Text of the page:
Politics linger through the holidays, more tangled than a 30-foot string of lights and meriting the same label: "Warning: Do not use for other than intended purpose. " So it is...

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Politics linger through the holidays, more tangled than a 30-foot string of lights and meriting the same label: “Warning: Do not use for other than intended purpose.”

So it is with the results of our 2004 “Twisted Christmas” contest.

We invited readers to take an oft-aired Yuletide show or movie and create a new TV listing for it — specifically, a plot description that burrows beneath the snowy gulag of sentiment to unearth an alternate meaning.

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But each embraced the “Twisted” spirit. If a special Northwest ale were brewed to toast the occasion, it would be dark, biting and like all great beers, very funny once the contents sink in.

Barring that, we salute with TV loot and thank the Museum of History & Industry for its special “Northwest Nostalgia” prize.

Winner: “Die Hard”

Inspiring story of lone policeman’s attempt to restore the meaning of Christmas to some Europeans caught up in holiday commercialism.
— Jeremy Surbrook, Bothell

Winner: “Rudolph, the Red-Nosed Reindeer”

Rudolph, a differently abled reindeer, shines an unforgiving light on prejudice in the harsh environs of a northern factory town.
— Bob McCormick, Seattle

Winner “A Christmas Carol”:

Struggling small-business owner fights four dead liberals seeking to redistribute his assets to welfare slackers.
— Brian McCullough, Sultan


Honorable mention

“White Christmas”:

Obsolete mating rituals are set to music for 120 agonizing minutes. — Joe Dolan, Seattle

And many thanks to …

“It’s a Wonderful Life”:

Corporate crook cooks the books at small-town S&L. Threatened with exposure by town’s whistle-blower, he abandons family and turns to alcohol. — Constance Logan, North Bend

“The Santa Clause”:

Middle-aged man assaults philanthropist, succumbs to delusions of grandeur and spends winter in group home for the gender confused. — David Brittin, Lynwood

“Miracle on 34th Street”:

Elderly con artist feigns senility to increase department-store profit and secure medical equipment for favorite charity. — Ann Christianson, Bothell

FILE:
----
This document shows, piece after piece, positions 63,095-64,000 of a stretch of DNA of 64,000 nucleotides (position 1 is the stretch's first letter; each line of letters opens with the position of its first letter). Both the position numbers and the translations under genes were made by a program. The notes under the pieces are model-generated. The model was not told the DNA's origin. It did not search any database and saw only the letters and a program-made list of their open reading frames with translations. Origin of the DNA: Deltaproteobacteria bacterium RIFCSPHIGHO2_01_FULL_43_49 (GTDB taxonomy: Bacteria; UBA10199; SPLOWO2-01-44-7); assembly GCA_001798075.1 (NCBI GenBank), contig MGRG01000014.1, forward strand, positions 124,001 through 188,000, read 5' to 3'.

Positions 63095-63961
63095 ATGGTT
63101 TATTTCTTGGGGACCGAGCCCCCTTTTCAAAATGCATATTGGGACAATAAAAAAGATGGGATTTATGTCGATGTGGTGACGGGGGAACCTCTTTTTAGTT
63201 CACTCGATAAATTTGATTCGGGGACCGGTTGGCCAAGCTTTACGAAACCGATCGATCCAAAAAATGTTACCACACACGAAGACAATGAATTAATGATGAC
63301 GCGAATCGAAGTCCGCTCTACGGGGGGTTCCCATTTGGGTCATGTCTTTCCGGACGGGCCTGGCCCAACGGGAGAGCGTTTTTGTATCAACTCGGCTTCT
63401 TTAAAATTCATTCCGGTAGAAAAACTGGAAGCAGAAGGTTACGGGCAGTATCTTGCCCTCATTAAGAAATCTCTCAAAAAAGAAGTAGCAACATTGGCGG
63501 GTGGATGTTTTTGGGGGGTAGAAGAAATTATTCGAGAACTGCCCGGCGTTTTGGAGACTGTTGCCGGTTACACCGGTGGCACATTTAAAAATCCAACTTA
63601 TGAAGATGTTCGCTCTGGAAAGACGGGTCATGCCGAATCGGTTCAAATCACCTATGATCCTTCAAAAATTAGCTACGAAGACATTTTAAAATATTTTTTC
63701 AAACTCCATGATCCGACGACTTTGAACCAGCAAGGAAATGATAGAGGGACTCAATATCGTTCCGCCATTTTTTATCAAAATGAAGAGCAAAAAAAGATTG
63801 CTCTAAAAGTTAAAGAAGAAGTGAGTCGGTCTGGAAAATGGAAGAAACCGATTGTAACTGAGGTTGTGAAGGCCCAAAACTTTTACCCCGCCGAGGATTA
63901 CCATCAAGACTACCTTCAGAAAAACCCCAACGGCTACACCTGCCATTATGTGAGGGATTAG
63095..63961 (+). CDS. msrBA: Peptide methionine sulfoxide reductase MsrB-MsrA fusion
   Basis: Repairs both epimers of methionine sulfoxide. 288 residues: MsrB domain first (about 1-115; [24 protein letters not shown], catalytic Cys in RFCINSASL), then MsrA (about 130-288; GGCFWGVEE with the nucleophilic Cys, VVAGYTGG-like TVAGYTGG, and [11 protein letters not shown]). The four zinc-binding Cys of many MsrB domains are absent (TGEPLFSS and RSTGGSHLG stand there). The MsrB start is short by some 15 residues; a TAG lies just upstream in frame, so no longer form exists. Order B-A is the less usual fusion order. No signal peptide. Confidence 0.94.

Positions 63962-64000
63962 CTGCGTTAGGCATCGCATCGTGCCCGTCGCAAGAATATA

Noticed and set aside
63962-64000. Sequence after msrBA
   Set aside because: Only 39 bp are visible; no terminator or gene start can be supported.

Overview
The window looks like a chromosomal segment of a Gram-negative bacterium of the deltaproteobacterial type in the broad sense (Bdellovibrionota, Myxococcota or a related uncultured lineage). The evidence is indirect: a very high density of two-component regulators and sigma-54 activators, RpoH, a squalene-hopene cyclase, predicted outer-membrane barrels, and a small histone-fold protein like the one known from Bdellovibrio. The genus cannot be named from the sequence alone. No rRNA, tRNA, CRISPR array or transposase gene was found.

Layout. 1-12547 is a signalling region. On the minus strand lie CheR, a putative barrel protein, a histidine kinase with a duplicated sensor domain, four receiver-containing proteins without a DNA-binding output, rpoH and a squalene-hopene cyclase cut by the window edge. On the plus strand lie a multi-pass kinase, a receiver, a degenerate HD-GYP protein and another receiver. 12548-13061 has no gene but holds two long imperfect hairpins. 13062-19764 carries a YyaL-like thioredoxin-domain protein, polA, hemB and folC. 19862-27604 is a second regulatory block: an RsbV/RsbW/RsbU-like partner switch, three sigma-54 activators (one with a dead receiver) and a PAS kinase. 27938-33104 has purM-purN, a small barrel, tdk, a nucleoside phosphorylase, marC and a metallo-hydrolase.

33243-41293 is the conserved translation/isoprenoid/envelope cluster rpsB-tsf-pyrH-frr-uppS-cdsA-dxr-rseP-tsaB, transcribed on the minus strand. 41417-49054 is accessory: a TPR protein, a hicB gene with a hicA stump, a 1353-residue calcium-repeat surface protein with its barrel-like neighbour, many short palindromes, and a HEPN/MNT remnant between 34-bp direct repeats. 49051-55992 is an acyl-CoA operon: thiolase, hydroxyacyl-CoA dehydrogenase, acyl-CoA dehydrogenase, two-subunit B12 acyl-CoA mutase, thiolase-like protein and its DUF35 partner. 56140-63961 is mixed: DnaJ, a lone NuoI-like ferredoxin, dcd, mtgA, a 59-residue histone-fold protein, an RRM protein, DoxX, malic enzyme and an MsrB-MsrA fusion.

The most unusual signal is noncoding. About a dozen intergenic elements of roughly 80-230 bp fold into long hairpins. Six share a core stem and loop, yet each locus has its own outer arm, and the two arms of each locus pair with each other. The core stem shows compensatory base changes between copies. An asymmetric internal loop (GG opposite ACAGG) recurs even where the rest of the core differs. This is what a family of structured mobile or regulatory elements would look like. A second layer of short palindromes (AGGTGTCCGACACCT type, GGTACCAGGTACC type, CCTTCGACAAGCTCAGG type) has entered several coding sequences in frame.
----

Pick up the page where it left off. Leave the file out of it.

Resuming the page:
“Rudolph, the Red-Nosed Reindeer”:

In an isolated utopian community, dissident citizens and defective children are exiled to barren snowy wastes inhabited by giant monsters. — Louise Owen, Seattle

“The Nutcracker”:

Highly skilled fairies dance around straight guy while he tries to rid house of undesirable elements to impress lady love. — Teresa Mosteller, Seattle

“Frosty the Snowman”:

Obese Yeti suffers sun-induced liquefaction but is brought back to life by children with aid of sorcery and possessed top hat. — Johanna Schaeffer

“A Christmas Carol”:

Shrewd businessman has goose cooked by slum-dwellers after a terror-filled night with poltergeists. — Scott Shoemaker, Auburn

“Miracle on 34th Street”:

Bilingual senior citizen teaches gum-addicted preadolescent to behave like primate and later is taken to insane asylum. — Jeff Swanson, Shoreline

“It’s a Wonderful Life”:

Paris-bound writer put on angelic suicide watch after he and local hotty make disastrous career choice. — Terry Meany, Seattle

“Rudolph, the Red-Nosed Reindeer”:

Young reindeer ostracized for physical deformity endears himself to Santa Claus, forcing peers to accept him into their clique. — Alan Denke, Seattle

“The Santa Clause”:

Self-possessed divorcee bumps off Santa, adopts high-carb diet, develops severe weight problem. — Tom Robinson, Renton

“A Charlie Brown Christmas”:

Loser screws up Christmas play; strange dog does stuff on tree. — Johann Sorenson, Bellevue

“White Christmas”:

Veteran reunites Army buddies for final, desperate mission to combat effects of global warming with songfest. — Judd Lees, Seattle

“A Christmas Carol”

(reality-show version): Man is made over by three specialists from the Other Side, earning opportunity to participate in holiday celebration. — Julie Heintz, Seattle.

The “Alt”-ernates*

“The Sound of Music”:

Militaristic control freak seduces naïve virgin and forces her to flee the country in order to live together. — Tom Gilbery, Bothell

“CSI: Baker Street”:

Man loses and finds Christmas goose while consulting detective locates missing gem and meaning of Christmas. — Stu Shiffman, Seattle

“Et tu, Blitzen?”:
Rudolph launches coup d’état, Ides of March-style. Three stars. Rated: R — Michael O’Hara, Redmond

“It’s a Wonderful Life”:
Emotionally cannibalized by corporate greed and spiritually numb from life with saccharine Donna Reed, George jumps from bridge and is devoured by carnivorous duck. Guardian angel Howard assures duck safety as he slips into diabetic coma. — George W. Strine.

*Either slightly off the mark on Christmas-related content or straying way too far from an actual program, these entries nonetheless were too twisted to omit.

Kay McFadden: kmcfadden@seattletimes.com